Sunday, June 4, 2023

Colorado’s COVID cases keep rising. Now Durango’s Public Health Agency is sounding the alarm.

Colorado’s COVID-19 cases continue to rise, and a public health agency has warned its constituents that they should consider taking precautions again.

San Juan Basin Public Health, which serves La Plata and Arculeta counties, urged residents to make sure they are up to date on their vaccines and boosters, and to consider masking in public if they develop severe COVID-19. Are at high risk of 19.

The virus concentration in Durango’s wastewater has more than doubled in 16 days, the last seen in early February, the department said in a news release.

While fewer people are vulnerable to serious illness than ever before, it’s still a good idea to take some precautions as cases rise, said Talia Quandlessi, MD, assistant professor of epidemiology at the Colorado School of Public Health.

“Because of the potential long-term consequences, preventing infection is still really important,” she said.

Data from the state’s Wastewater Monitoring Dashboard showed virus levels compared to late December, when the Omicron version was starting in Boulder, Broomfield and the Platt/Central System, which serves Denver and much of eastern Jefferson County. Is.

Quandelsey said the wastewater figures make it clear that infections are on the rise, but it is not accurate enough to say that Durango now has the same number of people infected as it was in February.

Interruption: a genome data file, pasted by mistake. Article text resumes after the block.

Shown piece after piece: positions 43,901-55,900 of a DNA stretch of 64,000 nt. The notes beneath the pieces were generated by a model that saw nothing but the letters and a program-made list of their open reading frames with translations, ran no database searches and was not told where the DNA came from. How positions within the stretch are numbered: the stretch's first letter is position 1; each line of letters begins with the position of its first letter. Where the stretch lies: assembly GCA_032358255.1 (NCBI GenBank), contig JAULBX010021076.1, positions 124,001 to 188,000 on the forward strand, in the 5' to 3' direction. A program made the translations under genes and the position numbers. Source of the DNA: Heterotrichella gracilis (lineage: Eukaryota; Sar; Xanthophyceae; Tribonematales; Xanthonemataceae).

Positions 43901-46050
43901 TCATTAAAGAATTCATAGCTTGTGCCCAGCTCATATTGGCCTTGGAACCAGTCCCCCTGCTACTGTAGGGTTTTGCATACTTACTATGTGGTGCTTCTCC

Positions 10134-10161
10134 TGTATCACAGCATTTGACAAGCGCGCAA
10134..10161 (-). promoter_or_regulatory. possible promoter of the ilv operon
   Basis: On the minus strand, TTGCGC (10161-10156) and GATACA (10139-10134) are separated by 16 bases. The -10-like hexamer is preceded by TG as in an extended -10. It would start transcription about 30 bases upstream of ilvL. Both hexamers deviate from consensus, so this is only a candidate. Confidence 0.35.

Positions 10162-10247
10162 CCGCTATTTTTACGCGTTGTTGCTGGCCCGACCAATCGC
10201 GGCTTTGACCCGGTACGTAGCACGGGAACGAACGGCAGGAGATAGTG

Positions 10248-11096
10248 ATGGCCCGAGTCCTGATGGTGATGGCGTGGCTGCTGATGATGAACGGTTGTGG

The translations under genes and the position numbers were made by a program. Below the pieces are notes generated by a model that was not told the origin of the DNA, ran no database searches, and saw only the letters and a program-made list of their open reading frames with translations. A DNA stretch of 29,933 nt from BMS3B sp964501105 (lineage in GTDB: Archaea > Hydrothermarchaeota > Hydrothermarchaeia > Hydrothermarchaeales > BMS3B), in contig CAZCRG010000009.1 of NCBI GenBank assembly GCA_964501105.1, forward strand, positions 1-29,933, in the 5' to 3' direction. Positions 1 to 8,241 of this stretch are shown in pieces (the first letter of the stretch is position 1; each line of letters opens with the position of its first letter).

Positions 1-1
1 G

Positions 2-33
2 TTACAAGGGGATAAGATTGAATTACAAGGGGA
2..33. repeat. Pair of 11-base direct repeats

Because infected people release the virus in their stool even when they don’t have symptoms, testing wastewater suggests infection in people who are not tested. But it’s also a “snapshot,” and can be skewed as people move in and out of a community, she said.

“It’s useful to use that as a proxy that more people are getting infected,” she said.

Statewide, cases rose by nearly 31% over the previous week, with 7,299 new COVID-19 infections confirmed in the week ending Sunday.

The percentage of tests coming back positive also kept increasing. Colorado’s positivity rate averaged 7.45% for the week ended Tuesday. While it is not as bad as the worst in January, it indicates that the state may not have a complete picture of how widespread the virus is.

Active outbreaks in Colorado nursing homes and assisted living facilities, which have been bellwethers in previous waves, rose from 33 to 98. This wiped out almost a month and a half of progress. However, the outbreak decreased in schools and remained relatively stable in other settings.

There was a slight increase in the hospitalizations of people with COVID-19 in Colorado, however, from 110 last week to 116 on Tuesday. The Colorado Department of Public Health and Environment updates hospitalization data once a week, which makes it difficult to see patterns.

Colorado is fortunate that hospitalizations are not increasing as rapidly as they are in some northeastern states, Quandlessi said. It is not clear whether this is due to some difference in who is getting infected – if the virus happened to kill uninfected people or has not been promoted in some places – or if it may reflect that BA.2.12 The .1 version is more prevalent there.

World Nation News Desk
World Nation News Desk
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